public final static ReferenceComparableStringField<Hare> COLOR = new ReferenceComparableStringFieldImpl<>("color", Hare::getColor, Hare::setColor);
    public final static ReferenceComparableField<Hare, Integer> AGE = new ReferenceComparableFieldImpl<>("age", Hare::getAge, Hare::setAge);

    Integer getId();
    String getName();
    String getColor();
    Integer getAge();

    Hare setId(Integer id);
    Hare setName(String name);
    Hare setColor(String color);
    Hare setAge(Integer age);

    /** Graph-like traversal methods eliminating JOINs */
    Stream<Carrot> findCarrotsByOwner();
    Stream<Carrot> findCarrotsByRival();
    Stream<Carrot> findCarrots();
}


I will explain the find*() methods in a separate post. They can be used instead of SQL joins.

Queries

Here is an example how it could look like when you are querying the Hare table :

List<Hare> oldHares = hares.stream()
    .filter(AGE.greaterThan(8))
    .collect(toList());


Smart Streams

Now, it looks like the code above will stream over all rows in the "hare" database table, but it actually will not. The Stream is "smart" and will, upon reaching its Terminal Operation collect(), analyze the filter Predicate and conclude that it is actually the "hare.age" column that is compared to 8 and thus, it will be able to reduce the stream of hares to something corresponding to " select * from hare where age > 8". If you are using several filters, they are of course further combined to reduce the stream even more.

Just to show the principle, here is another stream with more operations:

long noOldHares = hares.stream()
    .filter(AGE.greaterThan(8))
    .mapToInt(Hare::getAge)
    .sorted()
    .count();


When this  Stream reaches its Terminal Operation count(), it will inspect its own pipeline. It will then conclude that it can reduce the AGE Predicate just like in the previous example. It will furthermore conclude that the operations mapToInt() and sorted() do not change the outcome of count() and thus, these operations can be eliminated all together. So the statement is reduced to "select count(*) from hare where age > 8".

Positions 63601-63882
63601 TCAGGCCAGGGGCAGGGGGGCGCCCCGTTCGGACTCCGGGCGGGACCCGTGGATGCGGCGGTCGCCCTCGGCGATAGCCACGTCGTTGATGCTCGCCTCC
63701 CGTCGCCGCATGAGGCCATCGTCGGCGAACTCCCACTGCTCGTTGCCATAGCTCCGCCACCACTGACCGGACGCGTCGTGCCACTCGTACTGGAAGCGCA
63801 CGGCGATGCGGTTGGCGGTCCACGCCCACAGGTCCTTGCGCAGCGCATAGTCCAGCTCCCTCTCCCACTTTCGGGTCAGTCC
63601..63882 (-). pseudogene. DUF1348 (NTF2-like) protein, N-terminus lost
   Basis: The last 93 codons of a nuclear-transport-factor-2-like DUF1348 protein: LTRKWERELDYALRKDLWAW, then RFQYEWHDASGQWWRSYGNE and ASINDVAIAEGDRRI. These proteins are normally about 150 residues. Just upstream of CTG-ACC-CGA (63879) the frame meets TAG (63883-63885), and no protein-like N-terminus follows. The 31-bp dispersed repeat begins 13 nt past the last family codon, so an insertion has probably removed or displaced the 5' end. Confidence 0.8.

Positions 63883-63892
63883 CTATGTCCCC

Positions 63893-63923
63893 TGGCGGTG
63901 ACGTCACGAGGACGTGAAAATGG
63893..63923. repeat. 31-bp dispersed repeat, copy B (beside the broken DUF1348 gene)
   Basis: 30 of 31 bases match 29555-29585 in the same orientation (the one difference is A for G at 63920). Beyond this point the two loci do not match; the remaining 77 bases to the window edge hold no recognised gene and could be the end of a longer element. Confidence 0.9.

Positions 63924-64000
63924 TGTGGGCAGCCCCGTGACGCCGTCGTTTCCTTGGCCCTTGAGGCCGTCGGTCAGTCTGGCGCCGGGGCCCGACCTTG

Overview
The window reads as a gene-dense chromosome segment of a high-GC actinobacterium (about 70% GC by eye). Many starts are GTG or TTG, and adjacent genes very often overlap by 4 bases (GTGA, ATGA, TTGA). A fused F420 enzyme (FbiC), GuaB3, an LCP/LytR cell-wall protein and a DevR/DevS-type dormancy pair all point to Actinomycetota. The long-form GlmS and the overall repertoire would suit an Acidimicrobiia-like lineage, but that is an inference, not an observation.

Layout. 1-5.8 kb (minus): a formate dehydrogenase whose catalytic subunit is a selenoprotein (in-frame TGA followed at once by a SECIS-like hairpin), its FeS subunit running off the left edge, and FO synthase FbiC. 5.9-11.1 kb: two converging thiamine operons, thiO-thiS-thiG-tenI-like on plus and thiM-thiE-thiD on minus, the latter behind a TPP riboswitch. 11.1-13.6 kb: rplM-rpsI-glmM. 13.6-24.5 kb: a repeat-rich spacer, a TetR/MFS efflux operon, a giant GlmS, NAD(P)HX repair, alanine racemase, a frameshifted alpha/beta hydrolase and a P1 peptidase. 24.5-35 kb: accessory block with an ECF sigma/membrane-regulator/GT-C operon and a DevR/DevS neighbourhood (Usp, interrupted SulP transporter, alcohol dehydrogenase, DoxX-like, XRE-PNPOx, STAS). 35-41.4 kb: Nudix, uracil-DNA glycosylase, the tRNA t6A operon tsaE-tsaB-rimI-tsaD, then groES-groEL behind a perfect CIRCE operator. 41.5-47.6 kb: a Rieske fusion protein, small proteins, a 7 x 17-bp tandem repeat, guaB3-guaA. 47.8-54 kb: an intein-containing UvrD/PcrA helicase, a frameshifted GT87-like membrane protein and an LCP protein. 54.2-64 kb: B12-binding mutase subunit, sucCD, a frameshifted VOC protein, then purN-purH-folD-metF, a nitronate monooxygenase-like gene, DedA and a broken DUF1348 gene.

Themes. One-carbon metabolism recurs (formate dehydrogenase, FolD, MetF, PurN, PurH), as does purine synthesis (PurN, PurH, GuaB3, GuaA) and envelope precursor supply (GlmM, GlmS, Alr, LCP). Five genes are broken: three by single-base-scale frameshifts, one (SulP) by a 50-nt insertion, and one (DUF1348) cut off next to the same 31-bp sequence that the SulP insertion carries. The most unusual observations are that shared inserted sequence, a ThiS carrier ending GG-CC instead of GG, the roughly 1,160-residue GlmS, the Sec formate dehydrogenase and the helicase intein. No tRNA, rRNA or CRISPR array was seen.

This means that you can use Java 8 streams while you do not have to care so much about how the streams are translated to SQL.

How to Download and Contribute

Read more about Speedment Open Source on www.speedment.org and that's the place to be if you want to learn more things like how the API looks like and how you use Speedment in your projects. Speedment is  here on GitHub. You can contribute by submitting comments on gitter or download the source code and create pull requests with your own code contributions.

Conclusions

Looking back on some of my old projects at the dawn of the Java era, one of my database classes (with over 100 lines) could now be reduced to a single line of Java 8 code. That is Moores law, but inverted! In 14 years (=7 Moore cycles) the number of rows halved about 7 times. That is progress!

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Topics:
java 8 ,object relational mapping ,mysql ,database performance ,application performance

Published at DZone with permission of Per-Åke Minborg, DZone MVB. See the original article here.